This article was first written for and published by NRL.com.
When Ian Roberts took a phone call from former Wallabies star David Pocock asking if he would be interested in being part of “The Cool Down”, he didn’t hesitate before saying yes.
“The Cool Down” is a movement established by athletes encouraging bold action on climate change.
The athletes involved have signed an open letter that encourages Australia’s Federal Government to take stronger and faster action in relation to climate change.
This is about more than just safeguarding the future of sport, which is such an important part of Australian life. For the 250+ athletes that are involved, it is also about safeguarding the future of Australia and our planet.
What makes “The Cool Down” so powerful is that it involves athletes from a multitude of sports including netball, rugby union, golf, football, surfing, tennis, snowboarding, wheelchair basketball and cricket.
There is also a strong commitment and involvement by rugby league players including Angus Crichton, Mitch Rein, Reece Walsh, Ronaldo Mulitalo and Nathan Cleary.
For Roberts, getting involved was a “no-brainer”.
“This is something I am extremely passionate because I am greenie at heart,” said Roberts.
“When David reached out to me I had to put my name forward and show my support in raising awareness around climate change and in particular, the impact it has on our environment our wildlife.
“The impact of the climate crisis are happening in our lifetime. We are seeing the effects right before our eyes and I have certainly noticed the difference in the weather extremes.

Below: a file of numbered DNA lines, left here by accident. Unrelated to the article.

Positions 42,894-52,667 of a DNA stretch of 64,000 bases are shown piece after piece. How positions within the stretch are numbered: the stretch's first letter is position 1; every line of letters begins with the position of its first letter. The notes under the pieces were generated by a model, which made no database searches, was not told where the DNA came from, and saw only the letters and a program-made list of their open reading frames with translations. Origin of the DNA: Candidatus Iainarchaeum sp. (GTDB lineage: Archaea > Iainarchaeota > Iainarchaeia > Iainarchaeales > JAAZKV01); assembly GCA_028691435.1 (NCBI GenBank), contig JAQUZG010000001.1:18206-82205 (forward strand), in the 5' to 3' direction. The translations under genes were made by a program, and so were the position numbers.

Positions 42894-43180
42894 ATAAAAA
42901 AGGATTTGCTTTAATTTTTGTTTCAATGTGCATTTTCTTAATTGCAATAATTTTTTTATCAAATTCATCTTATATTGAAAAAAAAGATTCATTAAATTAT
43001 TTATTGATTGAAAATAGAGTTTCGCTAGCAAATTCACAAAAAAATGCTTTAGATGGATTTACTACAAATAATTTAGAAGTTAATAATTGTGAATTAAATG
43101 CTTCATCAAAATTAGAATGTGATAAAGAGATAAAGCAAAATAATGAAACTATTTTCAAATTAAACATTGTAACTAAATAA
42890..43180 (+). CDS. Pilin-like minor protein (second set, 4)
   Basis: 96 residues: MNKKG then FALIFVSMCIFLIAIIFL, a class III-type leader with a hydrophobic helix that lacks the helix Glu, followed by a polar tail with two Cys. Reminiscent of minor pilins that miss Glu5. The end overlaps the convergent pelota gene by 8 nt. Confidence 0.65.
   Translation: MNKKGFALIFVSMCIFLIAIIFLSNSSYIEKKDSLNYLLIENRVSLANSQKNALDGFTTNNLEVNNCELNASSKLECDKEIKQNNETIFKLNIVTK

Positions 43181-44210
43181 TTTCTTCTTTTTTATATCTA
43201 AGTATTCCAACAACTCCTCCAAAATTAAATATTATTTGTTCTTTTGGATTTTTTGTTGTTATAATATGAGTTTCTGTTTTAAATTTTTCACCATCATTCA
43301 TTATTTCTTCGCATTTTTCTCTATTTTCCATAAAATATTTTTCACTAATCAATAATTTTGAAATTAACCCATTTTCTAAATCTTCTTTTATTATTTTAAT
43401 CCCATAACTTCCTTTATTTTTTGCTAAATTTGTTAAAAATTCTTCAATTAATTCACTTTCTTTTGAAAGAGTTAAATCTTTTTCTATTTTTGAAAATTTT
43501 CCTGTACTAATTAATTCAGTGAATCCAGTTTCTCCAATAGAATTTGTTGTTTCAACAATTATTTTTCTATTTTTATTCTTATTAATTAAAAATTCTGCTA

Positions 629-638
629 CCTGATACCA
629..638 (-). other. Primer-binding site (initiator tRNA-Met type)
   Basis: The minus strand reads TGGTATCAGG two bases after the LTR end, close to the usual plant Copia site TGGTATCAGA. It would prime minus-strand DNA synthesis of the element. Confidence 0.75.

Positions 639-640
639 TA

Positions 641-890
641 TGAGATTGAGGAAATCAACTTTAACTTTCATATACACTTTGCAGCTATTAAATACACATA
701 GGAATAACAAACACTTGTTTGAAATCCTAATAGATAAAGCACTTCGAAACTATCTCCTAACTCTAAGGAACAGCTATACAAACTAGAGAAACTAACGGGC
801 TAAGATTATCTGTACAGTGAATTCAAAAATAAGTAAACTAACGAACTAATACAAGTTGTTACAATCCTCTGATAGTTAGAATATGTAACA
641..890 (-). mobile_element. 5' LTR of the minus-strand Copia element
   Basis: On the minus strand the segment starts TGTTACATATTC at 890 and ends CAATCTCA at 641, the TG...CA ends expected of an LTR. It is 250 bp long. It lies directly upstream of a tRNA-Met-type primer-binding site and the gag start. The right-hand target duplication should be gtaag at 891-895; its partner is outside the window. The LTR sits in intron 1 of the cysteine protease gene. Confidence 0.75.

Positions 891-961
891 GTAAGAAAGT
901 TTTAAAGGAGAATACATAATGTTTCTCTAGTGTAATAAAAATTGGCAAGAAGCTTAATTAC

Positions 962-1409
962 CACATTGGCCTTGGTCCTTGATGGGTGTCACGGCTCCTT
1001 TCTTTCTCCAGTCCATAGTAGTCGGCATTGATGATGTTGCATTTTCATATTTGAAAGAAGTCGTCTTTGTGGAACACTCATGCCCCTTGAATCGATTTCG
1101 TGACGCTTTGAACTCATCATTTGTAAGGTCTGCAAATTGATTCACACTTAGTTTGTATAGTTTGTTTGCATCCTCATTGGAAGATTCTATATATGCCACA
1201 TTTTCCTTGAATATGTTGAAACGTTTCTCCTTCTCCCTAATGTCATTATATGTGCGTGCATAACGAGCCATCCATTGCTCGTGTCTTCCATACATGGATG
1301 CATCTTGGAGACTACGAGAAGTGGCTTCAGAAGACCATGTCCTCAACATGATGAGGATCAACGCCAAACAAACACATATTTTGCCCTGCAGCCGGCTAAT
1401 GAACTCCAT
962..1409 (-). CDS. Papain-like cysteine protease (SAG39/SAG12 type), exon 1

“It’s important that we keep this conversation going so it stays front of mind; this issue is too important for there to be any gaps in the conversation.”
I had to put my name forward and show my support in raising awareness around climate change
League legend Ian Roberts
This isn’t the first time that Roberts has used his voice to advocate for change.
He was Australia’s first professional rugby league player to come out as gay and for decades has spoken about the importance of inclusion in sport.
He continues to do this now, particularly in his role as a patron of Pride in Sport.
“When I was at South Sydney in the mid to late 1980s, I was fine with myself as a gay man,” Roberts said.
“But even though I was gay, I didn’t feel like there was a need to have to “come out”, I knew people knew and I wanted people to accept me for who I am.
“It wasn’t until the mid-1990s when I was at Manly that I ‘came out’ publicly.”
During the last two decades though, Roberts realised that he had a bigger role to play.
“In the last 20 years, particularly the last 10, because of the lack of visibility with gay men in professional sport, it almost felt like speaking out was a responsibility I had to take on board,” said Roberts.
“People shouldn’t come out unless they feel comfortable and safe and it is clear that we still have work to do in professional men’s sport, even though we have come a really long way.
“I realised that I had to take the steering wheel and not be afraid to have a voice.”
There is a view held by some that sport and politics should not mix.
But for Roberts, this is difficult to reconcile with the idea that human beings are inherently political because of many factors including their gender, race and sexuality.
This means that no matter how much you try to separate the two things, sport and politics are absolutely intertwined. For Roberts, the moment you speak out about one of these issues, it becomes a “political act”.
Given the backlash some have faced in the past, it’s also easy for Roberts to understand why some current players may feel apprehensive about speaking out about issues that are important to them. But for Roberts, the stakes are too high to stay silent.
“When it comes to inclusion of LGBTQI+ people, it is about making our workplaces safe places so everyone can be themselves,” said Roberts.
“When it comes to climate change, it is about the future of our planet.
“We can’t just stay silent on these things.”